jueves, 23 de octubre de 2014

Flycatcher at the Laguna de Barlovento

 Present state of the Laguna de Barlovento reservoir, 23/10/2014

The leaky ol' Laguna de Barlovento has featured in this blog a number of times, receiving fairly unenthusiastic treatment every time. Not only is the weather often atrocious up in the far NE corner of the island (by Canary Island standards), but this concrete reservoir is also completely fenced-off and lacks convenient vantage points from which to scan the water... which at the moment amounts to little more than a puddle.

Nevertheless, a number of vagrants have been recorded at this peculiar location, including a Ring-necked Duck (Aythya collaris) a couple of years ago.

Away from the reservoir itself, the surrounding area offers various kinds of promising habitat, being a mosaic of abandoned crops, overgrown hedgerows, cultivated fields, and myrtle-heather woods...plus a leisure area with a duckpond! A good place for butterflies, Red-billed Chough (Pyrrhocorax pyrrhocorax), and the usual resident passerines...

But today, in addition to the Canaries (Serinus canaria), Blackbirds (Turdus merula), Chaffinches (Fringilla coelebs ssp. palmae), Chiffchaffs (Phylloscopus canariensis), Bluetits (Cyanistes tenriffae ssp. palmensis) and Goldcrests (Regulus regulus ssp. ellenthalerae), I had a brief sighting of a solitary Spotted Flycatcher (Muscicapa striata).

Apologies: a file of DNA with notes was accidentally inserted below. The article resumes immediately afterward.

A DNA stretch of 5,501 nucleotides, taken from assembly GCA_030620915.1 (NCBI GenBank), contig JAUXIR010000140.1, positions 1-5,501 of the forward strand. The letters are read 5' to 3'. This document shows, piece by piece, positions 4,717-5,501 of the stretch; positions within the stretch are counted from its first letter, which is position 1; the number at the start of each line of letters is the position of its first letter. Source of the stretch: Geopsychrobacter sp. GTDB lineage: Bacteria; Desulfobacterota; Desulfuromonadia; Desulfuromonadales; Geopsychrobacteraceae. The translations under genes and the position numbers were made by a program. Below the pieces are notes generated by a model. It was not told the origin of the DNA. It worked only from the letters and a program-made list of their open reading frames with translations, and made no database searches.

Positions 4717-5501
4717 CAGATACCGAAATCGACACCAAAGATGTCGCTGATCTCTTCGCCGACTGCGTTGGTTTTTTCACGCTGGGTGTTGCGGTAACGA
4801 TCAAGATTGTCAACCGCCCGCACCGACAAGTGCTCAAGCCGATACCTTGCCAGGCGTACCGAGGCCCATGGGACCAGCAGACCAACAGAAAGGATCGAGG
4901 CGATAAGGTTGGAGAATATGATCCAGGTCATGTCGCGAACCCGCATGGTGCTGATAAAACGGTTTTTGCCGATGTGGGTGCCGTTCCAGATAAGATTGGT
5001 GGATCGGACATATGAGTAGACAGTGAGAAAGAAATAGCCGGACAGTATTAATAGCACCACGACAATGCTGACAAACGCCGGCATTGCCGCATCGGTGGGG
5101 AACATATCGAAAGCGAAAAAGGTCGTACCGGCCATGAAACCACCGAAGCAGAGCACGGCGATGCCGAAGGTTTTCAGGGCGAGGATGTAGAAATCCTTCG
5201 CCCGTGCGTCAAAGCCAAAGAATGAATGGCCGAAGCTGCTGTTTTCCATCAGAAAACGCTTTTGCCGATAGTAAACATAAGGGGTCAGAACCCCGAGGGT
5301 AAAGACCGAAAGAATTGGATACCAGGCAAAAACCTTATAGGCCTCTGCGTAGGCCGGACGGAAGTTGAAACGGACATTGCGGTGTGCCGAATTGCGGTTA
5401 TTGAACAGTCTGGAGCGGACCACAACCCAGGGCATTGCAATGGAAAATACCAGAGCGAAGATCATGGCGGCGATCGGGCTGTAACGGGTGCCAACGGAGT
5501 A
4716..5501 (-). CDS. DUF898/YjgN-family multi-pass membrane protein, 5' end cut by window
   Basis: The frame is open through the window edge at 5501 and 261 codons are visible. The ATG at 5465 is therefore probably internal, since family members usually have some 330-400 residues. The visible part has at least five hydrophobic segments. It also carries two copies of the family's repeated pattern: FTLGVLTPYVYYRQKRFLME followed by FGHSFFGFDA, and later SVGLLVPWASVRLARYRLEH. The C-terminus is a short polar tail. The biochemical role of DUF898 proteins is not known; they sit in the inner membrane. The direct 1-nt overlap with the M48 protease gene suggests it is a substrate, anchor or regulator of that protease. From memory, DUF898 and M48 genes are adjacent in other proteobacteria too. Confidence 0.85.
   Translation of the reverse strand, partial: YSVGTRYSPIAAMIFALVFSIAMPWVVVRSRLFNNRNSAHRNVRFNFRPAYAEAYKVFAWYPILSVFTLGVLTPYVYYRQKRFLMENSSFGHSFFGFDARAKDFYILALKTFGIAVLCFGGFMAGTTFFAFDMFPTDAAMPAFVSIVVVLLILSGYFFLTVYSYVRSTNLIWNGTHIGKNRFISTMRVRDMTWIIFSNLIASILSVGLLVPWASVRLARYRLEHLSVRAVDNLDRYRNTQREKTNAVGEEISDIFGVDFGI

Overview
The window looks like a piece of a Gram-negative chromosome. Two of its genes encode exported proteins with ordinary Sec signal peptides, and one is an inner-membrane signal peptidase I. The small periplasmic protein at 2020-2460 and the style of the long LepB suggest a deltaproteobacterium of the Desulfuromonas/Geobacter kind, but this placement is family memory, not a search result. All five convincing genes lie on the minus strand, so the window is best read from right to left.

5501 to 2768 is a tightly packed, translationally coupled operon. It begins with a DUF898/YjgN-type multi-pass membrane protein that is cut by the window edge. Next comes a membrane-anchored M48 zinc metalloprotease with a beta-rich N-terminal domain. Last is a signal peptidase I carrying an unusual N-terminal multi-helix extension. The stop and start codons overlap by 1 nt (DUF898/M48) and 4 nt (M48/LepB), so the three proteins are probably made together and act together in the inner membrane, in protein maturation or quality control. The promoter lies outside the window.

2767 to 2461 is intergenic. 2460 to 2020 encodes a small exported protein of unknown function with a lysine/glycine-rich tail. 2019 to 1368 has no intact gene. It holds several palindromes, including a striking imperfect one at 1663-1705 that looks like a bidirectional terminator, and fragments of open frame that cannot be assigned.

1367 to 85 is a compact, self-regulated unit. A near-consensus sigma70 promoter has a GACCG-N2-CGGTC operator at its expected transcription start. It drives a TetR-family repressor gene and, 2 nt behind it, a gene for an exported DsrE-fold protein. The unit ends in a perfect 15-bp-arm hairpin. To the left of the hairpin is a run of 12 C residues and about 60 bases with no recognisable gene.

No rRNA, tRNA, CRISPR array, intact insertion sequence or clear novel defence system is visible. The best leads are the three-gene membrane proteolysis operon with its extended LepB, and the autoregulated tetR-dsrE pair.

Spotted Flycatcher (Muscicapa striata) with Chaffinch (Fringilla coelebs ssp. palmae)

Spotted Flycatcher (Muscicapa striata)

Spotted Flycatcher (Muscicapa striata), with Canary (Serinus canaria) and Chaffinch (Fringilla coelebs ssp. palmae)

Spotted Flycatcher (Muscicapa striata) adult

According to the Field Guide to the Birds of Macaronesia (Eduardo García-del-Rey, Lynx Edicions May 2011), "this species is a passage migrant to the Canary Islands (all islands and La Graciosa, Alegranza, but not El Hierro or La Palma). In Macaronesia it can be found anywhere with trees, for example in parks and gardens".

So, to the best of my knowledge, the present bird is a first record for La Palma.

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